Experts Forsee Collapse Of U.S. Economy
And you thought that I had a gloomy outlook on the economy. Now the bad news pops up everywhere.
Harry Koza in the Globe and Mail quotes Bernard Connelly, the global strategist at Banque AIG in London, who claims that the likelihood of a Great Depression is growing by the day.
Martin Wolf, celebrated columnist of the U.K.-based Financial Times, cites Dr. Nouriel Roubini of the New York University's Stern School of Business, who, in 12 steps, outlines how the losses of the American financial system will grow to more than $1 trillion - that's one million times $1 million. That amount is equal to all the assets of all American banks.
Every day now, thousands of people all over the U.S. and Great Britain are walking away from their homes - simply mailing their house keys to the banks - as housing bailout plans fail.
With unemployment growing, the next phase will hit commercial real estate making the financial institutions the unwilling owners not only of quickly depreciating houses, but also of empty strip malls and even larger shopping centres.
The next domino to fall will be credit card defaults, and after that... who knows? There are so many exotic funds out there, with trillions of dollars in paper - or rather computer-screen money - all carrying assorted acronyms, and all about to disintegrate into nothingness. Over the next couple of years, scores of banks that have thrived on these devices, based on quickly disappearing equities, will fail.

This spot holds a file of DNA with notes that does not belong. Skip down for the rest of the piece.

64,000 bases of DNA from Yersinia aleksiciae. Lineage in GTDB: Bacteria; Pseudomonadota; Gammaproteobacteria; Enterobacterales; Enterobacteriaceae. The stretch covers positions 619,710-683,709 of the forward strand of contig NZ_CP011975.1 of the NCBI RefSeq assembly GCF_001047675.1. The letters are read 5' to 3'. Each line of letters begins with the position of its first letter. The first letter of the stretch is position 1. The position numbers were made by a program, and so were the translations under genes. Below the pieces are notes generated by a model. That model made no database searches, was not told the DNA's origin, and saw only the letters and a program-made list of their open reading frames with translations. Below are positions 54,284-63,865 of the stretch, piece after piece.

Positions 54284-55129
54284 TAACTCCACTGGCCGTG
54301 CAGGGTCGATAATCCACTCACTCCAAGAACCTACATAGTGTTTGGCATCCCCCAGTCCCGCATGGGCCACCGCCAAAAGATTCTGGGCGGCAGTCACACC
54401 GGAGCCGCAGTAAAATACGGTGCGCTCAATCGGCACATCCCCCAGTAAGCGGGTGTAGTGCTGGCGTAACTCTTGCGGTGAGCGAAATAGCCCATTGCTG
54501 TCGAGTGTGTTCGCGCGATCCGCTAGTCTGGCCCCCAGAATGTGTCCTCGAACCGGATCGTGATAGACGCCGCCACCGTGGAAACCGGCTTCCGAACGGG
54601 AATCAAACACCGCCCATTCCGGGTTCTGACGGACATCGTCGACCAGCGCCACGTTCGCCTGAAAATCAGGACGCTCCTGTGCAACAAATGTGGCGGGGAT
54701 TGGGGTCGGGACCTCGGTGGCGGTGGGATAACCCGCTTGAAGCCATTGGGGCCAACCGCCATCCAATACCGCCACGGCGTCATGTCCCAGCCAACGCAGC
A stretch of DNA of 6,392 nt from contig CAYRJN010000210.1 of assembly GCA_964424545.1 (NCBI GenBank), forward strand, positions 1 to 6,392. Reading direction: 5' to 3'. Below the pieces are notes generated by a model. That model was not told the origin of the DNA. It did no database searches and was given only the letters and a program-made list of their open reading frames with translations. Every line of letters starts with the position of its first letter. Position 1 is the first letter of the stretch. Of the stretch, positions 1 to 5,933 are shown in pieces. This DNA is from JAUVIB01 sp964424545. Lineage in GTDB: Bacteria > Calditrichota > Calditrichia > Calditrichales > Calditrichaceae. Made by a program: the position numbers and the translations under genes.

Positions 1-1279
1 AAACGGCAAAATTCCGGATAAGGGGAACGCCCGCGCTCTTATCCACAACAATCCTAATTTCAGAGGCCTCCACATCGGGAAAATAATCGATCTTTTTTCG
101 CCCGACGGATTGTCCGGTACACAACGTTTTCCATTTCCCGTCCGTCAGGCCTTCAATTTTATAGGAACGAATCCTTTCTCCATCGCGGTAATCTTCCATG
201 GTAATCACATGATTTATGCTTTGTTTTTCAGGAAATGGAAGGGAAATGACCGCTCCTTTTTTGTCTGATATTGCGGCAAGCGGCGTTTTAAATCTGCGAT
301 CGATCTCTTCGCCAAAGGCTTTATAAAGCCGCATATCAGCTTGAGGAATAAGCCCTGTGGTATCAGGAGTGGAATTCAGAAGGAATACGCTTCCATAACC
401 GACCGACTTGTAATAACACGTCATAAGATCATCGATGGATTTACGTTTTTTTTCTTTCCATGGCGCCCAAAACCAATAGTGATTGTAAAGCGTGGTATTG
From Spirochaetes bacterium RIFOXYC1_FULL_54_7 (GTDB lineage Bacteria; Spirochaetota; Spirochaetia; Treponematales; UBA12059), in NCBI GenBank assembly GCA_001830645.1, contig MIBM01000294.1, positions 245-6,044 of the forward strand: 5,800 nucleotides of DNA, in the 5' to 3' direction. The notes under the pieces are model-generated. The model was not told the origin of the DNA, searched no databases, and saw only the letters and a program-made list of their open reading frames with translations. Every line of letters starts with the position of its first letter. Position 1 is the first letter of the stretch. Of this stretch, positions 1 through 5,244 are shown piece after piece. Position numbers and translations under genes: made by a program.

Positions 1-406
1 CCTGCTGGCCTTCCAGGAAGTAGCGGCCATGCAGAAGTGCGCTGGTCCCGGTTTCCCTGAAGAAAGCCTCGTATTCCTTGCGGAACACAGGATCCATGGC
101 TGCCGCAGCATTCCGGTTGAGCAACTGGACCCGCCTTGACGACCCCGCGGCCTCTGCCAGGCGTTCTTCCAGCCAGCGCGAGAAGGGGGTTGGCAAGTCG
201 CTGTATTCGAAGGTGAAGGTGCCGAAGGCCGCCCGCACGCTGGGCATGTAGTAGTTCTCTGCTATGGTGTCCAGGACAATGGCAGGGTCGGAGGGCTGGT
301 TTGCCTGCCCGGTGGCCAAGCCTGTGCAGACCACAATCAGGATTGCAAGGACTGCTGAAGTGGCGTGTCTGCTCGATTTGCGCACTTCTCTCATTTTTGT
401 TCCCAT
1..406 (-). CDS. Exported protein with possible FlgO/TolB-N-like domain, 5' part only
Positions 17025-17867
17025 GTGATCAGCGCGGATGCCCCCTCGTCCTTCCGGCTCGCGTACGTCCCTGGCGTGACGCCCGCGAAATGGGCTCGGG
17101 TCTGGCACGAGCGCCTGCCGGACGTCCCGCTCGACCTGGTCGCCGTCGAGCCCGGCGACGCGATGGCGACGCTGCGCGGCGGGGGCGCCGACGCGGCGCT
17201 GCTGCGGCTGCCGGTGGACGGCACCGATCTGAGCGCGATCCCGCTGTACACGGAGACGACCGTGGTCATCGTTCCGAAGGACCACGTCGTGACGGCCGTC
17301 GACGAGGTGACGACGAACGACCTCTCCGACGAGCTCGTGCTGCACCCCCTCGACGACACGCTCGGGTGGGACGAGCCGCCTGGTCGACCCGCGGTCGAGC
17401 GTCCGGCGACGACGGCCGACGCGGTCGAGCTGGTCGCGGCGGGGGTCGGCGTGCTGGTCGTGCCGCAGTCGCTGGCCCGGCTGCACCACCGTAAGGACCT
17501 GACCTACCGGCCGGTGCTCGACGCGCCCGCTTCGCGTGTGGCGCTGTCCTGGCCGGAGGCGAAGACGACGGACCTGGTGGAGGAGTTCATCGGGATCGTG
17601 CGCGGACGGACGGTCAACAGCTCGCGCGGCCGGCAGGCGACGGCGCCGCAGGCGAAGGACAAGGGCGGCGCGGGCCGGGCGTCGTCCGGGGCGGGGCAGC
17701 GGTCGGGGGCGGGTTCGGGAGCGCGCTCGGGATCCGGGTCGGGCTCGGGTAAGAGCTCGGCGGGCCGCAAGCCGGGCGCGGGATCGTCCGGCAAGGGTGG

The most frightening forecast so far comes from the Global Europe Anticipation Bulletin (GEAB), available for 200 euros - about $300 - for 16 issues annually. Its prediction is quite specific.
Where my warnings never spelled out an exact date, this think tank has it pegged precisely. Here are its very words:
"The end of the third quarter of 2008 (thus late September, a mere seven months from now) will be marked by a new tipping point in the unfolding of the global systemic crisis.
"At that time indeed, the cumulated impact of the various sequences of the crisis will reach its maximum strength and affect decisively the very heart of the systems concerned, on the front line of which (is) the United States, epicentre of the current crisis.
"In the United States, this new tipping point will translate into - get this - a collapse of the real economy, (the) final socio-economic stage of the serial bursting of the housing and financial bubbles and of the pursuance of the U.S. dollar fall. The collapse of U.S. real economy means the virtual freeze of the American economic machinery: private and public bankruptcies in large numbers, companies and public services closing down."